Crested Butte is known as “the last great Colorado ski town,” but it’s still pretty great after the slopes have closed for the season—and a visit during the summer reveals a place as adrenaline-pumping as first tracks in fresh powder. A former coal-mining town, it’s a half-hour drive from the closest airport (in Gunnison), but it’s cheaper to fly into Denver, which is roughly a four-hour drive through some seriously beautiful scenery.

If Earth laughs in flowers, Crested Butte has her in hysterics. Dubbed “the Wildflower Capital of Colorado,” the town is surrounded by meadows that are carpeted in a riot of color beginning in mid-June, and mountainsides awash in purple and yellow beggar description. The Crested Butte Wildflower Festival, which takes place during the second week of July, features hikes, lectures, gardening demonstrations, and painting and photography classes, all focused on this astonishing natural spectacle.

Another way to see it is simply to go for a hike. The hiking trails are superbly marked and maintained, but challenging, especially for anyone sensitive to altitude—the town sits at 9,000 feet. Getting into the mountains is less strenuous on horseback, and outfitters like Fantasy Ranch can take you on an overnight pack trip through the Maroon Bells and over to Aspen, or on a half-day ride up to a mountain pass called Oh-Be-Joyful. (Depending on whom you listen to, it’s named after either a hymn or a hooker.)

Another popular sport is 4x4ing, and Bostonians used to city driving will especially appreciate the heart-pumping lunacy of drivers like Joe Webber of Crested Butte 4×4 Expeditions, whose tricked-out, steel-reinforced Toyota FJ brought us through a treacherous pass to a waterfall appropriately known as the Devil’s Punchbowl, down a precipitous ravine and into the town of Crystal. Unchanged since the early 20th century, it’s inhabited only in summer, and a Google image search is all it takes to see that the old mill is reason enough to visit. Returning to Crested Butte, we drove through Kebler Pass, home to one of the world’s largest Aspen groves—and therefore one of the largest living organisms on earth.

However, the activity most closely associated with Crested Butte in the summer is emphatically mountain biking. The town claims to have invented the sport, and even beyond June’s Bike Week, it seems as if there are as many people roaming the streets wearing bike shorts and carrying helmets as there are tourists with cameras and ice cream cones.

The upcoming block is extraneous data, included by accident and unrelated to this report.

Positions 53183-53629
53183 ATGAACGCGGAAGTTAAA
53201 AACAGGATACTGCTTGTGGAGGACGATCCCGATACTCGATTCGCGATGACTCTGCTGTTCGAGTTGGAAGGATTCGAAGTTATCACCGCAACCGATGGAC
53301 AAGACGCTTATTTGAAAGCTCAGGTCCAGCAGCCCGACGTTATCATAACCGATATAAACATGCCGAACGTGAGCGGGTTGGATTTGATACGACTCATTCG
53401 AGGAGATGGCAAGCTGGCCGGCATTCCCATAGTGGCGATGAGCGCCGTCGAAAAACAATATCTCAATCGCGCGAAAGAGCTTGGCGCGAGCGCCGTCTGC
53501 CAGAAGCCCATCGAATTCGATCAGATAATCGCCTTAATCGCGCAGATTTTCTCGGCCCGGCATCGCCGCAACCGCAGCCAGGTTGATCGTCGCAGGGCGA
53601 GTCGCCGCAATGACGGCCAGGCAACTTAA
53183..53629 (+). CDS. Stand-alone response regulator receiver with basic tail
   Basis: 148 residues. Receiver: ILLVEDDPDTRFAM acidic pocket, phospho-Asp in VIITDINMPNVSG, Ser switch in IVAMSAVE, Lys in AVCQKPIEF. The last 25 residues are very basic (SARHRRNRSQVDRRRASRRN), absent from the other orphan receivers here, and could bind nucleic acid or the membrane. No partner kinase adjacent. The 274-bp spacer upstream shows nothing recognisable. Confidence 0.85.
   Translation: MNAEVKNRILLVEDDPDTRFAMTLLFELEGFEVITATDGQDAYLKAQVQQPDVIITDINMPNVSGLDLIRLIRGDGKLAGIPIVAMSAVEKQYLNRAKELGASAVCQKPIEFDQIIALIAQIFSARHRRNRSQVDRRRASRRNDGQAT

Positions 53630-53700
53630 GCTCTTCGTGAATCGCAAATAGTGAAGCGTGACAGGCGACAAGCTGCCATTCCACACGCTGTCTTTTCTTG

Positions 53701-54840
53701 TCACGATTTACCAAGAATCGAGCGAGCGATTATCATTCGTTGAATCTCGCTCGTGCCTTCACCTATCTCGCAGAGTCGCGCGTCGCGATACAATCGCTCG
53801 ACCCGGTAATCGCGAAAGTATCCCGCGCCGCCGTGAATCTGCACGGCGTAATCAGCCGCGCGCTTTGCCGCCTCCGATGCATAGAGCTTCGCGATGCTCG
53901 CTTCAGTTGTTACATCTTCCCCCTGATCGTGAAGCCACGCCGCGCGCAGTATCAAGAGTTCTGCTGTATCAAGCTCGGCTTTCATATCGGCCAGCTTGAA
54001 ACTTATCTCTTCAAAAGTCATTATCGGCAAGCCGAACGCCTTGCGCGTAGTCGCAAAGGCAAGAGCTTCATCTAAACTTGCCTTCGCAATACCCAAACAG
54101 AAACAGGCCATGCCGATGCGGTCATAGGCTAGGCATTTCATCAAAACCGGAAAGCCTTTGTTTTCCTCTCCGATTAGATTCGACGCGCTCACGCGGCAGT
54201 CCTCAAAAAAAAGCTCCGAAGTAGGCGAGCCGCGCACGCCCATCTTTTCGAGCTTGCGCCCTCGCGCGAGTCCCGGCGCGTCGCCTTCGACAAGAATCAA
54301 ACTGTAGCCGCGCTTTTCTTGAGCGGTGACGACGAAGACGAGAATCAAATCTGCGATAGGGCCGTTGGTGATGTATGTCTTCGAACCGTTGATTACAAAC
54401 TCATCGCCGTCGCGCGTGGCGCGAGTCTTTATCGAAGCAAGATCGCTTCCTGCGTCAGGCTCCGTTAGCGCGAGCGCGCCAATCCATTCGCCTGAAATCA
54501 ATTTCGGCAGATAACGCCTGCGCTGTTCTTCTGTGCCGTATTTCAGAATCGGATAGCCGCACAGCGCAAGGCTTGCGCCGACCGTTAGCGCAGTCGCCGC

During ski season, it might be more convenient to stay on the mountain, but the Inn at Crested Butte offers better proximity to the heart of town, a candy-colored conglomeration of Victorian storefronts and bungalows centered on the main street, Elk Avenue. There, the authenticity of an old Rocky Mountain mining town mingles with an artsy, neo-bohemian sensibility expressed in the colorfully painted facades and benches made from classic car parts. Its culinary scene is surprisingly cosmopolitan. Yes, you can find chicken-fried steak, elk and buffalo, but a restaurant called Ryce serves exquisite Chinese food, while Bacchanale is like a quick trip to Italy. The Princess Wine Bar offers an impressive array of wines by the bottle or glass, and both the decor and the sushi are superior at Lil’s. No less an authority than The New York Times has praised the pizza at Secret Stash, and you’ll find yourself wanting to return for breakfast at Izzy’s—but for a faster option, the Gâteau Fab Bakery offers pastries as delicious as any Parisian patisserie.

In the end, though, like anywhere, Crested Butte gets its charm from its people. An eclectic mix of unreconstructed hippies, overachieving adrenaline junkies, avid outdoorsmen, iconoclasts and nature lovers, the town of 1,500 is surprisingly welcoming to the constant stream of out-of-towners in search of outdoor thrills. Within 48 hours, we were befriended by two or three locals, and by the last day, others recognized us on the street and greeted us by name.

In short, there’s a Shangri-La-like quality to Crested Butte that makes it easy to understand why most of the people we met told us a version of the same story: “I came out here to [______] and I just never left.”


Traveler’s Checks:

-To acclimate to the altitude, buy disposable oxygen inhalers, available at convenience stores. They can mean the difference between enjoying yourself and a blinding headache that lasts for days.

-Even with the slopes closed, there are still reasons to visit the mountain, which offers lift rides, a summer concert series and guided zip line tours.


Crested Butte 4×4 Expeditions |
Fantasy Ranch | 970-349-5425 |
The Inn at Crested Butte | 510 Whiterock Ave., Crested Butte | 877-343-2111 |

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